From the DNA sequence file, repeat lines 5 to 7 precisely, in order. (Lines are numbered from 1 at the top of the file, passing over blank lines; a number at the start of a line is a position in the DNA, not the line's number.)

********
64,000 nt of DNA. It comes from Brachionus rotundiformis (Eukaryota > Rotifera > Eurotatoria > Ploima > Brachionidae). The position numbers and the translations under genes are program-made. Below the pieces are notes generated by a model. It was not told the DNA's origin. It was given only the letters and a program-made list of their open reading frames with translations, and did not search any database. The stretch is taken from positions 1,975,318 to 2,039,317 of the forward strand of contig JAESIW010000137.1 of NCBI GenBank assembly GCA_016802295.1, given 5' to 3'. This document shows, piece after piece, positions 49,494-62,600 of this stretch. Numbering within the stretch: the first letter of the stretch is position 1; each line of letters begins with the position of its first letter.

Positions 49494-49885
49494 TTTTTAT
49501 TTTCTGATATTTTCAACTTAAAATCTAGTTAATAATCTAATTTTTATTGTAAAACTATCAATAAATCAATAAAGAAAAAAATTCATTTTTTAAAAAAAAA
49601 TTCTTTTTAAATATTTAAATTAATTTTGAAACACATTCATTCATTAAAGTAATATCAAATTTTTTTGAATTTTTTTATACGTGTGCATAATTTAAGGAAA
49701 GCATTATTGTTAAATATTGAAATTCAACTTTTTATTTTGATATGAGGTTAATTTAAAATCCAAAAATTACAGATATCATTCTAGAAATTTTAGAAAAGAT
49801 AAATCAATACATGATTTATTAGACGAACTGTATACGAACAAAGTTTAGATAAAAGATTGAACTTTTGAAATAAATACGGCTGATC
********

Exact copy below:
49601 TTCTTTTTAAATATTTAAATTAATTTTGAAACACATTCATTCATTAAAGTAATATCAAATTTTTTTGAATTTTTTTATACGTGTGCATAATTTAAGGAAA
49701 GCATTATTGTTAAATATTGAAATTCAACTTTTTATTTTGATATGAGGTTAATTTAAAATCCAAAAATTACAGATATCATTCTAGAAATTTTAGAAAAGAT
49801 AAATCAATACATGATTTATTAGACGAACTGTATACGAACAAAGTTTAGATAAAAGATTGAACTTTTGAAATAAATACGGCTGATC